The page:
As this year’s excavation in Quinhagak, Alaska, draws to a close, it could not be at a better time. In Area B, permafrost soil appeared midway through the third week and has not melted. In Area A, it was uncovered on the second last day of excavating in the remaining open squares. Although permafrost is extremely inconvenient for excavating, it does help to preserve artefacts. Also, in the case of this coastal site, the frozen soil has helped to keep the site somewhat intact from seasonal storms eroding the coast and invariably destroying it.
Certainly for me, the more interesting artefacts that have been recovered over the season are those relating to Yup’ik maritime and seafaring traditions. They might not be the most spectacular but they reveal fascinating information about how Yup’ik regarded the sea, taught children about seafaring lifeways and the development and use of seafaring technologies. With three miniature kayaks, one miniature kayak paddle, sea animal and water fowl effigies (pendants, toggles for harpoon lines, mask attachments and dance sticks), three fishing net gauges, two gut skin scrapers for waterproof overwear for kayak hunters and broken gunwale sections, my directed study has been most fruitful.
This site is wonderfully diverse in terms of the archaeological sub-disciplines it falls under as well.
- Indigenous archaeology – it is a Yup’ik Eskimo site
- Pre-historic archaeology – it is pre-contact
- Rescue archaeology – coastal erosion is threatening the site
- Maritime archaeology – Yup’ik were/are a coastal community
- Palaeoecology – including faunal, insect and plant analyses
- Palaeoclimatology – Sediment and microfossil analyses
There is also a strong community archaeology focus -
- High school students worked on site as part of a summer employment program
- Teachers brought students to the site for their Earth Sciences class
- The project holds a Show and Tell of all the artefacts, in the village
- It will generate a handbook to assist the community to identify and recover data and material from other threatened archaeological sites
- Community workshops have been planned that will ensure Yup’ik voices are heard in the project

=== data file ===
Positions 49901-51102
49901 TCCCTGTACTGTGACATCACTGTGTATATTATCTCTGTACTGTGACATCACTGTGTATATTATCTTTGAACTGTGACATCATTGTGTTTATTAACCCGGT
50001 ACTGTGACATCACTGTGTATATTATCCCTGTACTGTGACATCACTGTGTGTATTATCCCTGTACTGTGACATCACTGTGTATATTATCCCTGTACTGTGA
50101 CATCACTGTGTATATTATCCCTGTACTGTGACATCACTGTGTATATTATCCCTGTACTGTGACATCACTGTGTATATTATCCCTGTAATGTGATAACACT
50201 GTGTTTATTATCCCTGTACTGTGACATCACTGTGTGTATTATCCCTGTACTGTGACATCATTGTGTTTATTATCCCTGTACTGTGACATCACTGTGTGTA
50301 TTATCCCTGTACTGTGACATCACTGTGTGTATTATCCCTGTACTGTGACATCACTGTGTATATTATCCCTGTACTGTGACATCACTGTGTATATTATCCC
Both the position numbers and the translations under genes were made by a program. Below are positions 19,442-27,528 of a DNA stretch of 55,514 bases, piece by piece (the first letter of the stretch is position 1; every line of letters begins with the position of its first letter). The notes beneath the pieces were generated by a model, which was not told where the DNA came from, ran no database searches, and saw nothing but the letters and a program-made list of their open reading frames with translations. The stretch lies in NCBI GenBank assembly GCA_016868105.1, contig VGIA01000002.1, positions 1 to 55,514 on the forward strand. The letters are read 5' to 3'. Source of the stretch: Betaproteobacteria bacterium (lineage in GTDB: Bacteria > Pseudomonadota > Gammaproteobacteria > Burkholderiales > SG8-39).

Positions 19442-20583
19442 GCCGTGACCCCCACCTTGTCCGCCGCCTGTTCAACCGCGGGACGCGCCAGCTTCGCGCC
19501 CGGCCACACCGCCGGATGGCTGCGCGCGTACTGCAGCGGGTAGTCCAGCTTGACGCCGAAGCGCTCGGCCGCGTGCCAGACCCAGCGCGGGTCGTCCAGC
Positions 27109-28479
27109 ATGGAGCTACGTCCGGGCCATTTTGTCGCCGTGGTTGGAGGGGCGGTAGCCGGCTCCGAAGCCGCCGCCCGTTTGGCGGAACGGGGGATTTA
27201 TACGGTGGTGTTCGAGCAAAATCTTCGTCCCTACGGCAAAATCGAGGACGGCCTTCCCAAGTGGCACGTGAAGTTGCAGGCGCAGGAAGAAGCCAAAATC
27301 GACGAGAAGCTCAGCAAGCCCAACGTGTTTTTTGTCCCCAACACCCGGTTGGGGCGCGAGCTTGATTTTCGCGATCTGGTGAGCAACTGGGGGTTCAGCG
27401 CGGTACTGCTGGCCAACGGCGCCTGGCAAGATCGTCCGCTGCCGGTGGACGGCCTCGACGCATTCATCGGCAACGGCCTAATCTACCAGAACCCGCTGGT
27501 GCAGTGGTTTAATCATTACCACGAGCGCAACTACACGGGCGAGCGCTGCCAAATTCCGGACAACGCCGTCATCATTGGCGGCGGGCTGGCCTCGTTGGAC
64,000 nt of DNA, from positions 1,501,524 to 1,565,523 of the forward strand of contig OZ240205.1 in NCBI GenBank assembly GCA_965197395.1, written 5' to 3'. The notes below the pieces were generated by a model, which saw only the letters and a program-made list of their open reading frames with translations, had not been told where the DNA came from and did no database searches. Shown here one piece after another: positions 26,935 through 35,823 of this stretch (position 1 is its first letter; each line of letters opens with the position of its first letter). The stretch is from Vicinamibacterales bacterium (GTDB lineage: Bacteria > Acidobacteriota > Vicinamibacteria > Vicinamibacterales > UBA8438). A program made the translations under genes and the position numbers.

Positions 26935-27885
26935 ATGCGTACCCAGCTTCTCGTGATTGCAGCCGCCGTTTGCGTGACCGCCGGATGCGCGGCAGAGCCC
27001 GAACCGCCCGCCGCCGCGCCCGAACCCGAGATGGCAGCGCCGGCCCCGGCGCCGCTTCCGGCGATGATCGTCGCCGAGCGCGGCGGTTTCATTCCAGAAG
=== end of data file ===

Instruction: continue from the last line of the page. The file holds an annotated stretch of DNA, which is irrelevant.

- Development of programs and resources will raise public awareness and education, and in particular will be used to develop a curriculum package for young people in schools.
It has been an excellent experience working on a terrestrial site with such varied sub-disciplines and it has given me a greater appreciation for my dirt digging cousins. I cannot imagine how challenging it would be to draw context profiles underwater – it is hard enough if your wall is not straight!
I have also gained valuable insights into the importance and gravity of community archaeology. Not only are children excited by the finds but community members often drop past just to see what we uncovered during the day. There have been a few instances where Elders have been able to shed light on artefacts and their context. However, with some artefacts, like grass matting and cordage, community members are re-learning lost traditions. The Show and Tell is an integral avenue for the greater community to learn and associate with their heritage. It is marvellous that this project is able to enrich community traditions and aid in greater understanding of why things are done the way they are.
So from Quinhagak, Alaska, I shall see most of you very soon.
I really love that your work also had a community engagement part to it, a most overlooked but important part of any research : )